TL;DR: The second version of the living review paper dedicated to the decadal methane budget, integrating results of top-down studies (atmospheric observations within an atmospheric inverse-modeling framework) and bottom-up estimates (including process-based models for estimating land surface emissions and atmospheric chemistry, inventories of anthropogenic emissions, and data-driven extrapolations) as discussed by the authors.
Abstract: Understanding and quantifying the global methane (CH4) budget is important for assessing realistic pathways to mitigate climate change. Atmospheric emissions and concentrations of CH4 continue to increase, making CH4 the second most important human-influenced greenhouse gas in terms of climate forcing, after carbon dioxide (CO2). The relative importance of CH4 compared to CO2 depends on its shorter atmospheric lifetime, stronger warming potential, and variations in atmospheric growth rate over the past decade, the causes of which are still debated. Two major challenges in reducing uncertainties in the atmospheric growth rate arise from the variety of geographically overlapping CH4 sources and from the destruction of CH4 by short-lived hydroxyl radicals (OH). To address these challenges, we have established a consortium of multidisciplinary scientists under the umbrella of the Global Carbon Project to synthesize and stimulate new research aimed at improving and regularly updating the global methane budget. Following Saunois et al. (2016), we present here the second version of the living review paper dedicated to the decadal methane budget, integrating results of top-down studies (atmospheric observations within an atmospheric inverse-modelling framework) and bottom-up estimates (including process-based models for estimating land surface emissions and atmospheric chemistry, inventories of anthropogenic emissions, and data-driven extrapolations). For the 2008–2017 decade, global methane emissions are estimated by atmospheric inversions (a top-down approach) to be 576 Tg CH4 yr−1 (range 550–594, corresponding to the minimum and maximum estimates of the model ensemble). Of this total, 359 Tg CH4 yr−1 or ∼ 60 % is attributed to anthropogenic sources, that is emissions caused by direct human activity (i.e. anthropogenic emissions; range 336–376 Tg CH4 yr−1 or 50 %–65 %). The mean annual total emission for the new decade (2008–2017) is 29 Tg CH4 yr−1 larger than our estimate for the previous decade (2000–2009), and 24 Tg CH4 yr−1 larger than the one reported in the previous budget for 2003–2012 (Saunois et al., 2016). Since 2012, global CH4 emissions have been tracking the warmest scenarios assessed by the Intergovernmental Panel on Climate Change. Bottom-up methods suggest almost 30 % larger global emissions (737 Tg CH4 yr−1, range 594–881) than top-down inversion methods. Indeed, bottom-up estimates for natural sources such as natural wetlands, other inland water systems, and geological sources are higher than top-down estimates. The atmospheric constraints on the top-down budget suggest that at least some of these bottom-up emissions are overestimated. The latitudinal distribution of atmospheric observation-based emissions indicates a predominance of tropical emissions (∼ 65 % of the global budget, < 30∘ N) compared to mid-latitudes (∼ 30 %, 30–60∘ N) and high northern latitudes (∼ 4 %, 60–90∘ N). The most important source of uncertainty in the methane budget is attributable to natural emissions, especially those from wetlands and other inland waters. Some of our global source estimates are smaller than those in previously published budgets (Saunois et al., 2016; Kirschke et al., 2013). In particular wetland emissions are about 35 Tg CH4 yr−1 lower due to improved partition wetlands and other inland waters. Emissions from geological sources and wild animals are also found to be smaller by 7 Tg CH4 yr−1 by 8 Tg CH4 yr−1, respectively. However, the overall discrepancy between bottom-up and top-down estimates has been reduced by only 5 % compared to Saunois et al. (2016), due to a higher estimate of emissions from inland waters, highlighting the need for more detailed research on emissions factors. Priorities for improving the methane budget include (i) a global, high-resolution map of water-saturated soils and inundated areas emitting methane based on a robust classification of different types of emitting habitats; (ii) further development of process-based models for inland-water emissions; (iii) intensification of methane observations at local scales (e.g., FLUXNET-CH4 measurements) and urban-scale monitoring to constrain bottom-up land surface models, and at regional scales (surface networks and satellites) to constrain atmospheric inversions; (iv) improvements of transport models and the representation of photochemical sinks in top-down inversions; and (v) development of a 3D variational inversion system using isotopic and/or co-emitted species such as ethane to improve source partitioning.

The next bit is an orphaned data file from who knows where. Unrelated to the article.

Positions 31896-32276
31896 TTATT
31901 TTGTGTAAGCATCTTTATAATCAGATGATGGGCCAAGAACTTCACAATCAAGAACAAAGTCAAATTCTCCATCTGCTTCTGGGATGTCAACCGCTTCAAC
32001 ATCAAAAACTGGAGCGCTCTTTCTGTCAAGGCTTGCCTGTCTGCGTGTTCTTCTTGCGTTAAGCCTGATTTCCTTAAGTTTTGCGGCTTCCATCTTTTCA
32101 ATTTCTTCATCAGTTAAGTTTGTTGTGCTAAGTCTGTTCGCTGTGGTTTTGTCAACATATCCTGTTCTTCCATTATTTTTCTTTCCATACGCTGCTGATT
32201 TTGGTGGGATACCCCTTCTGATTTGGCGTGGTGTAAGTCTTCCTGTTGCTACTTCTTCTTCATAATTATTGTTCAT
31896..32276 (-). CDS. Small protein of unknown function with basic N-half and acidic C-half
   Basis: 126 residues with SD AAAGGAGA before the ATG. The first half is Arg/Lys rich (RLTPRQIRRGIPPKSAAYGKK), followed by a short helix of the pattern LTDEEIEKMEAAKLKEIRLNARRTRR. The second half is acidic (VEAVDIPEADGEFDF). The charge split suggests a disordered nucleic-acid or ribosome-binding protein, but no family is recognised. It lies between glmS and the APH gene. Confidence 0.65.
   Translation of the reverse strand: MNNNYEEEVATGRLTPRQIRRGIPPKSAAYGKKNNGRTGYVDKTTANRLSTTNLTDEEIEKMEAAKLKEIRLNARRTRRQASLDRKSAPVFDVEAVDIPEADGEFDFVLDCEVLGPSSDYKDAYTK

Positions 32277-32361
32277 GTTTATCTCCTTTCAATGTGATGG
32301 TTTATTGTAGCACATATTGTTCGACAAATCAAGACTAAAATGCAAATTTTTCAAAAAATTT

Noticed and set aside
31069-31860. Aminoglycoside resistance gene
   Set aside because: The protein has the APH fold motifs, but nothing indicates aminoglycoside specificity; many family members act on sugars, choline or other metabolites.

01 Jan 2015
TL;DR: In this paper, various technologies currently used for dewatering microalgal cultures along with a comparative study of the performances of the different technologies are reviewed and compared, as well as a comparison of the performance of different technologies.
Abstract: Microalgae dewatering is a major obstruction to industrial-scale processing of microalgae for biofuel prodn. The dil. nature of harvested microalgal cultures creates a huge operational cost during dewatering, thereby, rendering algae-based fuels less economically attractive. Currently there is no superior method of dewatering microalgae. A technique that may result in a greater algal biomass may have drawbacks such as a high capital cost or high energy consumption. The choice of which harvesting technique to apply will depend on the species of microalgae and the final product desired. Algal properties such as a large cell size and the capability of the microalgae to autoflocculate can simplify the dewatering process. This article reviews and addresses the various technologies currently used for dewatering microalgal cultures along with a comparative study of the performances of the different technologies.